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0 (1s): Coming up on the get lean, eat clean podcast. 1 (3s): Well, in the self-made bite and body program, we teach the four basics of losing weight and keeping it off. And so probably doesn't surprise you that solving the mind map is the foundation of it all. It's this formula that I have behind me, we spend a lot of time on recognizing that you only show up in such a way that creates your results and it all starts at the level of your mind. And so we teach that we spend a lot of time on the S solving the mind map. 0 (34s): Hello, and welcome to the get lean, eat clean podcast. I'm Brian grin, and I'm here to give you actionable tips to get your body back to what it once was five, 10, even 15 years ago. Each week. I'll give you an in-depth interview with a health expert from around the world to cut through the fluff and get you long-term sustainable results. This week I interviewed the founder of self-made you Tracy <inaudible>. She helps men and women create self-made wealth and wellness through life coaching. Tracy's a student of her own work and has stopped overeating over-drinking and created a multi six figure business while mastering metabolic health. Today, Tracy coaches, people all across the country who want to do the same. 0 (1m 17s): We discussed how to manage your mind to overcome overeating eating foods that fuel you, how to respond, not react to self-sabotaging thoughts and using mind map to master your health. This is a really interesting interview with Tracy. I really enjoyed meeting her. I know you will too. Thanks so much for listening and enjoy the show. All right. Welcome to the, get lean eat clean podcast. My name is Brian grin and I have Tracy plesh court. Did I say that right? Okay. Yeah. Tracy, welcome to the show. 1 (1m 52s): Thanks, Brian. Thanks for having me. It's fun to be here. 0 (1m 54s): Yeah. Glad we got connected. You are the founder of self-made you and I know just reading through your, your history with corporate America, right? And then you got into health and wellness. How did that come about? 1 (2m 8s): Hm, well, it's probably not the average career path that most people would expect from an advertising executive, but I had the opportunity to run the agency from an operational standpoint, and I really loved the responsibility of kind of molding a culture, mentoring people. And when I made the big decision to move on what I, what I really wanted to do, the, the, the passion that I wanted to pursue was helping other women start purpose-driven businesses and, and really kind of, you know, create something that they could do maybe from home. 1 (2m 54s): And this is way pre pandemic. And, but they didn't know how to do that. They didn't have like this real obvious roadmap of how to transition from a corporate role into more of a purpose driven role. And so that was the kind of the impetus of self-made you and I was actually going through my own weight loss journey at the time. And so through a lot of my social media marketing, people started to see that transformation. I talked a lot about the business transformation, but they started to visually see the weight loss transformation. 1 (3m 34s): And that is what launched self-made mind and body, which is, which is a 10 week program that we offer at self-made you. So I like to say that I coach on all things, wealth and wellness, because it all starts with solving the mind map and that's, you know, the thoughts and the emotions that are happening within you that create your experience or your results. So I can use that formula that my math formula to coach on pretty much anything and wellness is something that's very near and dear to my heart. 0 (4m 8s): Excellent. And, and maybe for the audience, can you explain if you don't mind your sort of weight loss journey, 1 (4m 14s): You bet. Yeah, so I, I would say that it has been a, my weight has been a struggle since I was very young, probably, you know, early teens and I was looking for a lot of quick fixes. So I think, you know, going into high school, I was, you know, I did do weight Watchers alongside of my mom, but I also was trying all of the other, what was mainstream at the time, like low fat diets. And I remember just, I don't know why I was thinking about this today, but I was thinking about how much money I spent on like fiber one cereal, because at one point it was all about high fiber. 1 (4m 59s): And so that was my snack. And I really did try to find all of those silver bullets. And even though I probably was successful at losing weight for short amounts of time, I could never keep it off. And I carried that with me, you know, through young adulthood, into motherhood and, you know, as a professional, any sort of stress that I was feeling, I would turn to food to try to solve that emotion. And it really wasn't until I became a life coach. Did I understand that I was trying to bandaid a lot of symptoms and not really go to the root cause of, you know, the, of the challenges that I was experiencing and, you know, it was, it really did come down to, you know, using food as a solution to the feelings that, you know, I was so in corporate America, I was 40 or 50 pounds overweight because I felt a lot of pressure or I felt a lot of stress, or I felt a lot of guilt for not spending time at home. 1 (6m 11s): And I would turn towards food and even alcohol to really solve or numb those feelings. And that resulted in weight gain a lot of yo-yo dieting. And that would just kind of perpetuate this self-loading cycle that I think a lot of women and men can relate to. 0 (6m 34s): Yeah. And you talk about managing your mind to overcome obstacles, what type of, you know, this could be overeating or overdrinking like you talk about. So as far as managing your mind, how does an individual do that, do that, or what are some techniques to sort of manage your mind? So, cause to overcome these obstacles, I guess would be my question. 1 (7m 0s): Yeah. Well, I think, you know, the, the place to start is to even notice what it is that you are either experiencing. So I'm pointing back to my, to my mind, math formula. So you're always creating your own results, whether you know, it or not, or whether it's intentional or unintentional, you are creating your own results or your own experiences. So you could start by either noticing that and, and kind of taking responsibility for that. You could maybe start by noticing what it is that you're feeling. Like I said, I was feeling stress or I was feeling guilt and I'll tell you what, like, you know, majority of my life, I had no idea that I was actually even feeling that. 1 (7m 42s): I just thought that that's, that's the life I live and I it's just normal. And I wouldn't even have put a name to it to be quite honest, or if you're even more present and more in tune to what you're thinking, you could start by noticing the thought that is running, maybe in the background, it's an unintentional thought process. I would say that's probably the hardest, at least for me, that's the hardest place to start is to notice what it is that you're thinking, because it is so unintentional, you wouldn't recognize it as something that is actually happening because you don't have the awareness that that's just the primitive part of your brain trying to keep you safe. 1 (8m 25s): And it's just very reactive and almost on autopilot. So that is where we start is by teaching some of those fundamentals that really relieve you of feeling like you're broken or that there's something wrong with you. We teach it in such a way that it's, I call it basic science and math. We teach the science of how our brain operates and that there isn't anything wrong with you if you're having some of those intentional thoughts, because it is your primitive brain part of your brain, that's trying to just keep you safe and keep you alive. And if there, if you weren't having those thoughts that actually something would be wrong with you. 1 (9m 4s): But so it's good news that you're having that. But what we teach you to do is to not react to those thoughts and instead respond to those thoughts in such a way that, you know, extinguishes the fear. It's almost always, fear-based thinking really extinguishes that. So I would say to answer your question, how do you, how do you start it's to notice it first stop, and then to really normalize it, this is a thought that's being created by the primitive part of my brain. It's just keeping me safe and I have never known anything different. So it makes perfect sense that I just react from it. And that's why I'm, you know, living out this experience on, repeat on rinse and repeat, and then you can kind of neutralize it. 1 (9m 50s): You can ask yourself questions about that thought or that feeling that you're having, you know, is that even true? Most of the time, those permitted based thoughts are not true. They're very, very dramatic. And so if you can kind of poke holes in that and really prove to yourself how untrue that unintentional thinking actually is that also kind of brings down the drama that's happening and you can be a lot more decisive. You can make decisions based on data. Like what is true about this? Let's make our decisions from that place versus the drama. 1 (10m 33s): So I would say notice, normalize, neutralize that thinking and be really intentional with a thought that makes you feel different. And I'm not talking about just replacing thoughts with positive thoughts, like the power of positive thinking. That's not at all when I'm teaching people to do it's, there is a better thought that's going to make you feel different. 0 (10m 57s): Can you give an example of like maybe a self-sabotaging thought and then how you can overcome that? 1 (11m 3s): Yeah. I mean like a really simple one is, you know, I think a lot of people will say, you know, I've never been able to lose weight and keep it off. Okay. That might be a thought that comes to mind quite quickly. When you think, when somebody just talks about fascinator, somebody talks about the ketogenic diet, right? Your immediate, like immediate thought unintentional fear-based thinking is I've never been able to lose weight and keep it off. And that makes you feel, maybe let's just guess let's say defeated or, you know, I don't know. 0 (11m 41s): It's almost like you, you label yourself right off the bat, right? 1 (11m 45s): Yeah. Yeah. You start to identify as that, like, or you're broken. And then just think about how you show up when you're feeling that way. Right. That's you're probably not going to show up in a way that gets you closer to what it is that you really want. You're probably going to start to either spin or you stay stuck. You're kind of in that fight or flight mode. And so you're not going to create the result that you most want, but a better way to think about it. That's not like, oh, I'm amazing at losing weight, I've always been able to lose weight. Like that's not believable, right. If you've never been able to do it, that's not believable and that's not helpful. So I teach clients to just, you know, what is kind of that next rung in the ladder of believable thoughts. 1 (12m 31s): And maybe it's, it's possible that I could learn a new way, a sustainable way of losing weight. It's possible. Like you're just cracking the door open to possibility and that's probably believable, right? 0 (12m 50s): Yeah. No, I like that because yeah, I'm, I'm all for positive thinking, but I, I, I can see how, if you've been down this road for such a long time, and then you just come up with this sort of maybe unrealistic thought, thinking that you're going to be like the fittest person in the world, but in the back of your mind, you're thinking, God. Yeah, no, there's no chance. Right. So you, yeah. It's sort of like this false, I don't know, identification. 1 (13m 17s): Yeah. You know, and people will ask me, oh, so is this like positive affirmations? Is this like, you know, mantras? Well, I mean, my answer would be, it could be if that works for you, but I would say, you know, for most people they really want to, they, their brain is always going to be looking for evidence, right. To decide whether something's true or not. And so I like to teach more evidence-based science and math so that you don't have to spend a ton of time, like deciphering. Like if you have to do a ton of work, your brain is going to default into the drama of like, this is BS. 1 (13m 58s): And then you just throw in the towel. So I want to give really simple science and math. Like here's how your prefrontal cortex works and here's how your primitive brain works. And like, you can come up with your own evidence. You can see how that's played out for you in the past. That's why I like to use, you know, very unique, personal stories, circumstances, because I think I can hit it home quickly for people when I'm trying to teach this concept. 0 (14m 25s): So a meeting share other stories of other people who've done it before them or that are doing it to help encourage. 1 (14m 33s): Yeah. Or like, you know, when we're in a group setting, I always ask my clients when we're in a group coaching session, I'm like, you know, just put in the chat. What is your most prominent feeling over the course of the last, maybe 24 hours, maybe the last week, since we last saw each other and they'll type in there, you know, disappointed or, or sometimes it'll be, you know, driven or motivated. Okay. Doesn't matter what the feeling is. A hundred percent of the time, the feeling is being driven by the thought that you're thinking period. And so I'm teaching them to connect the dots between what it is that they're feeling and why, and the why is because there's a thought it might be unintentional. 1 (15m 16s): So it might be in the background, but it is a hundred percent of the time being driven from a thought. And so we're using their unique experience to drive home that concept. 0 (15m 27s): Yeah. That's that's great. And what would you say, I know you have the, if you're watching on YouTube, you have the mind map, a bulletin board or whiteboard behind you. What, what is the purpose with that? 1 (15m 40s): Well, I'll just say, because I have a, I like to say I have a very, a peanut brain that is not really bolt like the processor. And so I use a lot of frameworks for my own personal way of learning. And so I like to teach things in frameworks. And, and so this is just simply a framework that is the T is the thought that you're having, it can be about any circumstance, but I like to put it in black and white. I like to see the architecture. I'm a hugely visual person. So even when I'm taking notes, you know, I'm learning new concepts for myself. I'm constantly taking notes, like putting it on paper so I can see it in black and white. 1 (16m 22s): Cause I like just the opportunity to be more objective about it and see how things are connected. So that's, this is just my way of teaching it. But every thought drives a feeling, drives an emotion, drives a vibration that runs through your body. And it's from that vibration or from that emotion that you show up doing behaving 0 (16m 46s): The, and so it can, I guess what the R is, or did you say reaction, right. Okay. So TFR, if you're not watching, so a thought creates a feeling which then creates a reaction. 1 (16m 59s): You got it. Yep. So, so the reason why there's two behind me is because one is your primitive brain. It's very unintentional. And I like to show the architecture of how unintentionally you're creating your results. And once they understand that, then we can come up with an intentional thought feeling. And when you are intentionally, when you're using your, what I call prodigy brain, it's your prefrontal cortex. You're going to respond. You're not going to be reacting. You're going to be responding. So in the intentional formula, the R is respond, but it is an action. It's a form of an action, but you're doing it with intention. 1 (17m 42s): Does that make sense? 0 (17m 43s): Yeah. Yeah, for sure. I, I just thinking of like examples, because being on a certain thought or feeling right, can get you into trouble. I mean, then we always like, this is sort of random, but I, I took an Uber and the gentlemen was a parole officer and he was just saying that there are a lot of things, you know, he's dealing with gangs and people who are getting into trouble and, you know, so he's with like, you know, people, thieves and people who have committed, he killed other people. I mean, I know this is sort of getting a little bit off topic, but he, but it made me think, because he was saying that a lot of crimes would be prevented if they maybe weren't able to react so quickly to whatever just happened to them. 0 (18m 32s): And, you know, we've seen what, you know, with gun violence and all this stuff, if they just had an extra minute or two or, you know, to, to not react so emotionally to whatever just happened to them. And anyways, that's just made me think. 1 (18m 46s): Absolutely well, you know? Okay. So I think that's a really great illustration. And I think for some, I think a lot of people will probably relate to that and can, can really kind of wrap their head around it. Another way to think about that is I like to give the analogy, you go to a doctor, let's say you have a rash and your doctor prescribes an antibiotic and you have a reaction from the antibiotic. If that's an unfavorable, right? You don't want to have a reaction to the antibiotic. You want the antibiotic to respond, right? So you're either having a reaction or you're having a response. Is it, are you responding well or are you reacting to it? So one doesn't end well, and so the same is true when we're reacting to a primitive brain, thought the primitive brain thought usually triggers fear. 1 (19m 35s): And we react from that. And we, we unintentionally create results that we don't want. But if you can have a intentional prodigy brain thought, that's responding, you are like putting some space, just like with the thief. If they could have a little bit of space before they react, it ends differently. If they could respond instead of reacting. That's what happens when you are working with your prodigy brain, your data driven brain, your non-drama brain, you are, you have a ability to respond when it's unintentional, when you're unaware of it, you are in reaction mode. 1 (20m 18s): It's, it's, it's the default, Almost all humans, you know, are executing from until they have an awareness. 0 (20m 29s): Yeah. That makes sense. And I'm, I'm equating it to just thinking about, like, for example, like I talk a lot about fasting and, you know, you, you think about like these hunger hormones and these hunger waves that come and go. And I always like to say, like, once you start, I think once you start like fasting to some degree, you start to become more in tune with these hunger waves, that, and then you realize that you start accepting them and you're not just reacting to them and just going to grab whatever's in the cabinet. You're actually like, you're more in control and you're sort of letting it go and, and almost, I guess, not reacting and responding in a way that allows you to just, you know, if you want to keep going, you can keep going. 0 (21m 16s): This is just sort of a psychological thing that comes and goes. And so I don't know if that is something that probably I'm sure you've talked about before. 1 (21m 25s): Oh gosh. Yeah. Like finding yourself in the pantry or standing in front of an open refrigerator is typically a reaction, right? You have a thought that, you know, I'm, I'm hungry or I'm confused or I'm, you know, I don't know how to do this. Like hunger. Like I love to say food only solves one thing, hunger, but yet we use food to solve stress overwhelm disappointment. Right. And so for a lot of people, food is just, or overeating is just buffering. You're overeating if you're eating for any other reason than to solve hunger. 1 (22m 6s): So I like to just use overeating as kind of my blanket statement, my blanket reaction. But yeah, you're having an, or maybe you have a thought I want that, or that smells good. And that makes you feel entitled. And then you react by opening up the refrigerator door. Like you could see that formula playing out a hundred times in a day without awareness. It will continue to play out. That does not mean you're broken. It just means you haven't learned yet that you also have this other part of your brain, which doesn't need to be super dramatic and you actually have control. You just have to have the level of awareness. 1 (22m 46s): And so instead of, have you noticed that you're feeling entitled or you're noticing you're feeling disappointed and you're noticing that that has you opening up the refrigerator door, that awareness, that noticing is the first step. And now you can ask yourself, like, I need that or that smells good. Like, is that even true? Do you really need that right now? Like you can start to kind of be a lot, a little bit more logical and not just react, but there's no place for logic. Like literally there is no space for it when you're in reaction mode, because it happens so fast. Like I used to say this about drinking wine. 1 (23m 26s): Like, I couldn't imagine not having wine every single night. Like it would, I would walk in the door and before I even knew it, the bottle of wine was open because I was having this map happen of, you know, it's seven o'clock. I deserved that. I need to take the edge off. You mean whatever the flavor of the day was in regards to fear-based thinking and you know, it struck up, it struck a feeling of like entitlement. And before I even knew it, the cork was out of the bottle and I was pouring a glass of wine. 0 (23m 58s): And I'm curious, cause I give my wife a hard time. Cause she likes to have a drink every night. I mean, and how did you overcome that? 1 (24m 9s): Okay. So like here I'm here might be the difference between you or your wife and me, for me, it became problematic. Like I didn't like the way I would wake up the next morning feeling like I felt very unmotivated. I, I am somebody that watches my blood glucose and I watch my ketones because I am all about metabolic health too. So I didn't like from a metabolic standpoint, what it was doing for me, I didn't like from a mental standpoint. Cause I felt very guilty. I had a lot of shame associated with that from a weight standpoint. I didn't like that. You know, it, it drove me to overeat because then, you know, I, I was under the chemical influence, which makes it just that much harder. 1 (24m 49s): So for me it became a problem. I'm not insinuating that just because somebody drinks wine at night, they have a problem. If they think they have a problem and they want to create a different experience for themselves, it's simply just comes right back to the mind map. So your wife may be having a thought that I just enjoy a glass of wine every night after dinner, which makes her feel what, you know, like it maybe makes her feel like she's taking care of herself. It might feel like self-care, you know? And so that actually could be, you know, a response that could be intentional, but she's thinking it might be more reactive, but it's her choice whether she wants to continue to create that experience for herself. 1 (25m 38s): So I'm so glad you asked this question because I've got the two models behind me, the two formulas, right? Right. It's not one is right and one is wrong. That's not it at all. It's this is what you're currently creating for you. You can see it in black and white and then you get the choice. Do you want to continue to create that for yourself? And the answer's no, you can be more intentional, but sometimes just the awareness of why things are playing out for you can be like a huge breakthrough for people. And I'm not suggesting that you have to change your experience. Like some people love the experience that they're creating for themselves, even the unintentional ones. 0 (26m 25s): Interesting. And I also notice you talk about the Ackerman self. So I thought this would be, these were like four. I don't know if you want to say principles, but for sort of, I guess I could say principles that, that individuals might follow, solve, eat, learn fast. Is this something that you, is this like a mantra that you talk about with your clients? 1 (26m 50s): Yeah. So in the self-made bite and body program, we teach the four basics of losing weight and keeping it off. And so probably doesn't surprise you that solving the mind map is the foundation of it all. It's this formula that I have behind me, we spend a lot of time on recognizing that you only show up in such a way that creates your results and it all starts at the level of your mind. And so we teach that we spend a lot of time on the S solving the mind math. Then the E is eating foods that fuel you and Brian, you know, this it's like how important is it to understand what actually fuels you and what doesn't right. 1 (27m 31s): Refined products. Don't fuel most human beings, but we don't know that a lot of people don't know that. And so we teach you that, you know, what fuels you, it looks different for you than it probably is for me. And so it's important that you understand what fuels you from a food standpoint, L is learning to collect data. So instead of making your decisions from dramatic thoughts, we teach you how to collect data. So we teach you how to take your blood and read and understand and assess your blood glucose and your ketones. We teach you what a tough a G is and that's cellular clean-out and why you would want to get into states of the top of G and how to, how to even understand if you're in a tough a G how to, you know, take your measurements and how to take your weight, like all of the data we teach you how to assess it and use that to make your decisions from. 1 (28m 25s): And then finally fasting. We do that because we want to balance out your insulin levels. We want you to burn the fat that is stored on your body as a source of energy, instead of what it is that you're consuming. And I will say it's also a little sneaky because when we say fasting, when we teach our clients how to fast, we know that if that's not something that you're used to, you're probably going to have some unintentional fear-based thoughts, like that's restrictive, or I'm going to be deprived. Right. And then that just, it's very cyclical because then that just brings us right back to solving the mind map, because if you're feeling something unwanted, it's coming from a fear-based thought. 1 (29m 9s): And so it gives us fodder to really teach that concept again. So yeah, S E L F are the four basics that we teach in self-made MINDBODY. 0 (29m 19s): And as far as collecting and assessing data, what is your thoughts around the fact that people rely too much on the scale to sort of, you know, give them guidance because we know that like you start building muscle and you know, I like to talk about losing inches. W what are your thoughts around the scale and how do you work that in with clients? 1 (29m 43s): Yeah. So a scale is going to give you three numbers, essentially. And so you're making meaning of those three numbers. And I love to give the illustration that the scale could read, you know, 130 pounds, and somebody who is coming into the program at 125 pounds is going to have certain thoughts about seeing those three numbers. And it's going to be a different thought than somebody who maybe came into the program at 200 pounds. And they're now seeing the numbers 1, 3, 0, right? So it has nothing to do with the number. It has everything to do with the thought that you're thinking and how that's making you feel. 1 (30m 24s): So, again, even on even that basic, I'm learning how to collect data. I can, again, drive home the mind math formula that, you know, the number is a circumstance. You're only feeling a certain way because of the thought you're having about it. Now, if I had a client that came in, let's say, cause we do, we get a lot of people who come into the program who have suffered with eating disorders in their past. And they're like, the scale is a huge trigger for me. I don't even have one in my house. I do not want to take my weight every single day. That's totally fine. That is absolutely fine. We can teach the four basics without having them step on a scale every single day. 1 (31m 7s): Like to your point, measurements are really great source of data as well, but I will say that that's the person who will eventually love seeing the data of what the scale has to say. And they will really appreciate the fact that they have, they have managed their mind to not make dramatic thoughts that they're reacting from when it comes to something that that's all they used to do, you know, with, so that they'll clearly see how they have evolved to manage their mind because it's such a stark difference. And so it's such a gift when somebody comes into the program and says that to us. 1 (31m 48s): And there's, you know, we do not force that at all. And I honor that, and it just gives us a little bit more of an opportunity to really shine a light on how effective solving the mind math is. 0 (32m 3s): Yeah, no, I mean, I love how you sort of bring everything back to that, because like, with my program, it's somewhat similar in the sense that like, if you're, if you don't have a strong enough why you're even talking to me or doing, or getting, or reaching your health goal, like a lot of the other stuff doesn't matter because they'll end up going back to their old habits, you know? So you sort of incorporate it a similar way as the sense that like, you really do need a strong why to get where you want to go. Right. 1 (32m 33s): Absolutely. Yeah. And I would just say that that the Y is on the thought line, right? And your is probably something that you're so passionate about. I would say it's, it's become a belief. It's something that you have thought so often that now it's, it's an ingrained belief and that's the concept. That's the theory behind, you know, really anchoring yourself to a why is because you already believe it. That's, that's the point. That's why every single thought leader out there says anchor yourself to the why, because we know as an influencer, we know that that's the livable to them. 1 (33m 15s): And when something is believable, it's like part of your DNA. You're going to probably, if it's something that's been intentional, it's, you're going to have a response to it versus if it's unintentional and it's, fear-based like, we all limiting beliefs are the other side of that, right? The unintentional are the limiting beliefs that we tend to react from, and that doesn't end well. But if we have these unlimited, unlimited team, intentional beliefs that we can respond from that is going to create the experiences that we most want. So yeah, it makes perfect sense of, you know, encouraging our clients to anchor themselves to that intentional reason. 1 (34m 2s): Why? 0 (34m 3s): Yeah. I love that. And what's, what's your typical client 1 (34m 9s): From a demographic? 0 (34m 13s): Yeah, I would say demographic, or just like, like I noticed on your website, you sort of work with two types of people, so yeah. Either or, 1 (34m 23s): Okay. So I would say, let me paint that picture. I would say my typical client is a middle aged woman who thinks that her weight is the biggest problem in her life. That is, that is 90% of the people who walk through our door. And that woman goes through our 10 week program recognizes that it wasn't the weight that was problematic. It was the thoughts that she was having about her weight, her life, yada, yada, yada. We teach her how to solve the mind map. And she starts showing up different. She starts, you know, self-coaching, she starts eating the foods that fuel her. 1 (35m 5s): She starts learning how to collect data, to make her decisions from, and she starts fasting. And all of a sudden she starts down this path of getting to her ideal weight that she will finally create from a sustainable standpoint. And this is the coolest part is that that woman then has this skillset of creating any result that she wants or overcoming any challenge that she's ever had in her life. And now she has like transformed into what I call like a self-made person, because she now takes responsibility for every result, every experience that she has in her life. 1 (35m 45s): So that's our typical client and it makes us feel so good because anybody you ask that's been through self-made in MINDBODY. They're like I came because I wanted to lose weight. And what happened is my business skyrocketed. My teams exploded my income, you know, what's on this like springboard. And so I know it, it almost sounds a little too good to be true, but that it really is the power of you managing your own thoughts and recognizing the difference between the primitive and prodigy brain in effect. 0 (36m 22s): Yeah. Wow. That's great. And where's the best place for people to find you, 1 (36m 30s): You can go to our website, self-made dot com and it's S C L F dash M a D E. And that's the letter u.com we have on our website right now, we have a free quiz that you can take that reveals your relationship with food. And when I say relationship, it's really your thoughts about it, you know, and kind of that identity, that persona, maybe that you have. So it'll reveal one of four personas. You're either the snacker, you are the romantic, the quick fixer or the overthinker. 1 (37m 9s): So it boils down to one of those four personas. And then we give you a free five day challenge that helps you take the steps to overcoming the things that are holding you back or keeping you overweight. And it, it always starts and stops at the mind map. So you'll get a really great opportunity to try your hand at solving your own mind map through taking that free, that free quiz that leads to the free five day challenge. 0 (37m 39s): No, I love the quiz aspect is a, is there a one that keeps coming up for most people? Okay. So say it one more time. 1 (37m 49s): So it's the, the snacker, the romantic, the quick fixer or the overthinker 0 (37m 58s): Quick fixer, 1 (38m 0s): The overthinker. Yup. It's crazy because I'm constantly looking at the analytics of it. And I mean, we were probably up to maybe a hundred people a day taking this class And we are far and away seeing people come up as the overthinker, which is great. I mean, that is such great news for us at self-made you, because those are the people that are so stuck in their belief system. And that's what we teach is how to unwind those old beliefs. And so interestingly enough, every one of those four personas leads back to the four basics that we teach. And so the overthinker leads back to solving the mind, map the S and itself. 1 (38m 43s): So it's a beautiful thing that that's what most people need help in. 0 (38m 48s): Wow. Okay. This is lots of good stuff, Tracy. Yeah. Well, I'll definitely put links, obviously in the show notes for people to check you out at self-made you. And is there any, any last thoughts you wanted to leave individuals, your typical client? And I was just going to say this, your typical client is middle-aged women. So I work with a lot of middle-aged men, so we got all the bases covered and 1 (39m 12s): Yeah, I, you know, and I don't say that to scare the men off, but I will say that we, because I have a strong touch point on metabolic health, and that has a lot to do with your hormones. We do tend to attract a lot of middle-aged women pre and post menopausal, and that's a real thing. And then, you know, your clients, the men of the, you know, the men who love those women, I think, you know, it's, it is all encompassing. It's so comprehensive. Like I think if we can just really understand and make sense of what's happening, not only mentally, like through the mind map, but emotionally, physically, and metabolically that's when we really can start unlocking the, the door to like unlimited potential. 1 (40m 7s): And I think our world would be so much better off if we would really focus on all four of those areas. And so I want to apply you too, for having, you know, your finger on the pulse of helping your clients do the same thing. Because if you don't have metabolic health, you have nothing like you have. You certainly have no longevity. And I think that, you know, the influences, influences influencers who are out there spotlighting metabolic health need to be applauded. So I just want to thank you for doing the good work as well. 0 (40m 45s): Thank you. I appreciate it. And I thank you for coming on the show and we'll look out for all the work that you do, and I'll definitely put links in the show notes. So thanks so much for joining us here. 1 (40m 57s): You're welcome. My pleasure. Thanks so much. 0 (41m 1s): Thanks for listening to the get lean eat clean podcast. I understand there are millions of other podcasts out there and you've chosen to listen to mine. And I appreciate that. Check out the show email@example.com for everything that was mentioned in this episode, feel free to subscribe to the podcast and share it with a friend or family member. That's looking to get their body back to what it once was. Thanks again, and have a great day.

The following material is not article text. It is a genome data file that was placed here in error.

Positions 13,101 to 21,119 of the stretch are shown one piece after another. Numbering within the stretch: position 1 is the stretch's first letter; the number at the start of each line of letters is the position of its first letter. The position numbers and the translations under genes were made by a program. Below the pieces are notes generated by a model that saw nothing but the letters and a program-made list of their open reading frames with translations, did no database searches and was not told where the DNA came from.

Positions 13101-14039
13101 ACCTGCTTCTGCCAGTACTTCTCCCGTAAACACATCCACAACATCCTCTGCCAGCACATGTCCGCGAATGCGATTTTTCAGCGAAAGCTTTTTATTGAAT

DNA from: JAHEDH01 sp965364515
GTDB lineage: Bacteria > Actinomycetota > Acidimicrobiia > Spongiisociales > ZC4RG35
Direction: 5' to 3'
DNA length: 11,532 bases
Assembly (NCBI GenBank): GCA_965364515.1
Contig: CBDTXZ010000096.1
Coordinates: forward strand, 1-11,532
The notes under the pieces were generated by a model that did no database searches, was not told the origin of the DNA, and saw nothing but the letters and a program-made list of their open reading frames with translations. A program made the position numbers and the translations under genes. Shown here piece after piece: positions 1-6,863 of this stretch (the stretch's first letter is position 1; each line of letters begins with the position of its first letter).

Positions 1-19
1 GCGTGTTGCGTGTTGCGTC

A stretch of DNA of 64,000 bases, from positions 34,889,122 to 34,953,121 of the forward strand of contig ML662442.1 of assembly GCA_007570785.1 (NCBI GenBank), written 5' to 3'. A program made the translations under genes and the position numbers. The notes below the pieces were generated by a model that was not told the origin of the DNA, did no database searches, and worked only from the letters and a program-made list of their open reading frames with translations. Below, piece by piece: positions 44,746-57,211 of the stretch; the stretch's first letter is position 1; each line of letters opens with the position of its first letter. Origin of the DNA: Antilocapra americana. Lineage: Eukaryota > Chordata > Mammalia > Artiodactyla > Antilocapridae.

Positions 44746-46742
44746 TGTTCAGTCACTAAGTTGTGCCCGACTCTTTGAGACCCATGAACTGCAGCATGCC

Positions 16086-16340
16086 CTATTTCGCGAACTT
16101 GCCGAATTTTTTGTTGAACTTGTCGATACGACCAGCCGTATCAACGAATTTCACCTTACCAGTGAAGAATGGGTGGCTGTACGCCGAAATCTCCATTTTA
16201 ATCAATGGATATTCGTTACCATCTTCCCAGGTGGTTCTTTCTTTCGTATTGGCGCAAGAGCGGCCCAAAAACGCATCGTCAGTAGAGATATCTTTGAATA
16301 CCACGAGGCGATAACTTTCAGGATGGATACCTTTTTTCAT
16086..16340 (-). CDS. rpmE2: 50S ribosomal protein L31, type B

This week I interviewed the Founder of Self-Made U - Tracy Pleschourt! She helps men and women create Self-Made wealth and wellness through life coaching. Tracy is a student of her own work and has stopped overeating, overdrinking, and created a multi six figure business while mastering metabolic health. Today, Tracy coaches people all across the country who want to do the same. In this episode, we discuss: - How to manage your mind to overcome overeating - Eating foods that fuel you - How to respond, not react to self sabotaging thoughts and using Mind Math to master your health!https://www.self-madeu.com/